Hickenlooper touts wildfire prevention bills, won’t back state tanker fleet

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Gov. John Hickenlooper (left) and Sen. Steve King, R-Grand Junction, address reporters at the Capitol on Thursday.

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DENVER — Colorado Gov. John Hickenlooper expressed support for eight bills aimed at combat wildfires, including tax incentives for mitigation and funding to buy better equipment for firefighters.

But the package of legislation didn’t include many of the more aggressive suggestions from the governor’s own wildfire task force, such as building codes and fees on forest property owners.

The governor also said he’s not ready to support a Republican proposal to create a state-owned fleet of air tankers to respond more quickly to wildfires across the state.

“The benefit doesn’t justify the cost,” Hickenlooper said.

“Some of these large tankers can run $12,000 an hour when you’re deploying them,” he continued, noting that tankers wouldn’t have helped slow some of last year’s worst wildfires that were driven by high winds, which kept tankers grounded at times.

“We know they work – on occasion. We know other times, you can fly 100 runs and the only thing that stops that fire is that the wind changes or the fire finally comes up on some physical boundary where the fuel source changes.”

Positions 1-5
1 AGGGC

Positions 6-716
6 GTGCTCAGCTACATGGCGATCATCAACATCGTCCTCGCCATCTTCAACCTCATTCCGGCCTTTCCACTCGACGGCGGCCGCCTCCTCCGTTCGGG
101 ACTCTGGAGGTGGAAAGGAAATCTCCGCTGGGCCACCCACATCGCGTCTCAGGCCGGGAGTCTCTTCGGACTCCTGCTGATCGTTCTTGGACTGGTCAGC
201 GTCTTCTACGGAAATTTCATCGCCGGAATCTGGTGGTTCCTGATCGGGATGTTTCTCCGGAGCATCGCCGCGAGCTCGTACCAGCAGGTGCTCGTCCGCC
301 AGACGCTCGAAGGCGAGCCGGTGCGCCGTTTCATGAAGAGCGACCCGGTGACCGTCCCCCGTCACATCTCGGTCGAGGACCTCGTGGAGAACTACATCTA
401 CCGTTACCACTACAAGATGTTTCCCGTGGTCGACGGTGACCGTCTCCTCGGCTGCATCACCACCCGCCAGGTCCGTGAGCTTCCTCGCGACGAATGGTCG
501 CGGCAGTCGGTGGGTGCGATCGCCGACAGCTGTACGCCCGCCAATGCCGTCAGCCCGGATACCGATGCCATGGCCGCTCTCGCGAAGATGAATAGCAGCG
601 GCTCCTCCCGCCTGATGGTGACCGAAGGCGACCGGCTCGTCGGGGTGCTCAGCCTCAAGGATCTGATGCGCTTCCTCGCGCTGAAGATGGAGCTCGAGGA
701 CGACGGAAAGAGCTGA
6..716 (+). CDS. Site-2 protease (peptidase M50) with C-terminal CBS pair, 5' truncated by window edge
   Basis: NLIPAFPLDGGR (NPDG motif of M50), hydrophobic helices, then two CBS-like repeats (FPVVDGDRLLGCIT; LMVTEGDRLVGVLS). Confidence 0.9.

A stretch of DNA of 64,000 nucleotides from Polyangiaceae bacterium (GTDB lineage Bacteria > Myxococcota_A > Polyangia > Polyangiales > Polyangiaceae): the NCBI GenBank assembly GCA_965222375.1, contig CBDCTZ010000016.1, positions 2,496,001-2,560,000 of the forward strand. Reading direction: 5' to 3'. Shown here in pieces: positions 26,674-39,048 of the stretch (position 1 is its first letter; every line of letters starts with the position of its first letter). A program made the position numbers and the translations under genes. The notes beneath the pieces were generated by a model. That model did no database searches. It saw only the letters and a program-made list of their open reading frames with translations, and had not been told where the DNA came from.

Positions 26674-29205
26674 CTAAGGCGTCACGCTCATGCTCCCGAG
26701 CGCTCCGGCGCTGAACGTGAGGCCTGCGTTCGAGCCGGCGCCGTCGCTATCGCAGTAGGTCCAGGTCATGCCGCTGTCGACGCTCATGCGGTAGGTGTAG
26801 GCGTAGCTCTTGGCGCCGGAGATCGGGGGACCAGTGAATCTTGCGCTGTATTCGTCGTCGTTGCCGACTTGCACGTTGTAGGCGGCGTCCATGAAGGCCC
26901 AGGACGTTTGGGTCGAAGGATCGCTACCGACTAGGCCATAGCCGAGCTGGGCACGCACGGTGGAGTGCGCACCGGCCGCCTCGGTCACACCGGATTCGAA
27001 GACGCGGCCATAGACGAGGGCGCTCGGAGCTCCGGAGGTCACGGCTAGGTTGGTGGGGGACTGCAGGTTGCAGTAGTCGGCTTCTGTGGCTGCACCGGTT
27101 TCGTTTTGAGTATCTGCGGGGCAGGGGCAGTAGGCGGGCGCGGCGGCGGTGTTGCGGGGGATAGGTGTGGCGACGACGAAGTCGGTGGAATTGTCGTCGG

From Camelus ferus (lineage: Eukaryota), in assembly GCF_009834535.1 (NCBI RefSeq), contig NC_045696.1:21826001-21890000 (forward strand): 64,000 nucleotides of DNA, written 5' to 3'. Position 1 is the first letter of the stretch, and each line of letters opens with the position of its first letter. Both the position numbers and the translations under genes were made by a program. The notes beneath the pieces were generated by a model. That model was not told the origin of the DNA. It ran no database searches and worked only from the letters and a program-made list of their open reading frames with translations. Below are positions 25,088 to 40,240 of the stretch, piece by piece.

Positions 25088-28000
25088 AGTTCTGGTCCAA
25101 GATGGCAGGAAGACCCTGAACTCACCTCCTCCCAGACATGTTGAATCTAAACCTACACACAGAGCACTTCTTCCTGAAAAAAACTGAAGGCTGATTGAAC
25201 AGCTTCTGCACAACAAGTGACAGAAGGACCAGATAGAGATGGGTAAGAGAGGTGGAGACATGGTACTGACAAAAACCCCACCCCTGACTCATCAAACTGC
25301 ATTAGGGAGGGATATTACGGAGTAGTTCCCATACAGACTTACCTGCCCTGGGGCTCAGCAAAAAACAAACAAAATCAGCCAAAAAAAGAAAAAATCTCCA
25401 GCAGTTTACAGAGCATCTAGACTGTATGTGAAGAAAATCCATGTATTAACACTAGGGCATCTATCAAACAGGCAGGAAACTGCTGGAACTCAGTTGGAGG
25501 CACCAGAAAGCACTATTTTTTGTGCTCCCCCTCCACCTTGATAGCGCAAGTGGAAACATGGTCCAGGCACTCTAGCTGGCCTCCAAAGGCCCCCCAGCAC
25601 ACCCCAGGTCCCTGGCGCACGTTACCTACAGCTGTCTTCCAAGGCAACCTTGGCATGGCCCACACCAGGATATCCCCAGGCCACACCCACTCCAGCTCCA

At the end of a 30-minute press conference at the Capitol, Hickenlooper invited Sen. Steve King, who has pushed hard for the state-owned tanker fleet, to join him at the podium.

King, R-Grand Junction, said the threat of a wildfire causing runoff contamination to Colorado’s water supply presents “a clear and present danger” to the state.

When first asked his thoughts on the overall package, King tried to be diplomatic.

“I think it’s a good start,” he said.

But when pressed on whether he’s disappointed about the governor’s reluctance to support an air-tanker fleet, he had no choice but to state his position on the issue, awkwardly contradicting the governor who stood just to his right.

“I think there is an opportunity, an opportunity to deal with this,” he said, noting that California’s fleet of 23 tankers, which were paid for by the federal government, “can respond to fires in 20 minutes.

“I think there are opportunities here to model in some ways Cal Fire and make that cost-effective.”

Hickenlooper, the acting director of the Western Governors Association, said other western governors support efforts to increase the size of the federal firefighting fleet to ensure there are enough tankers to fight fires across the west.

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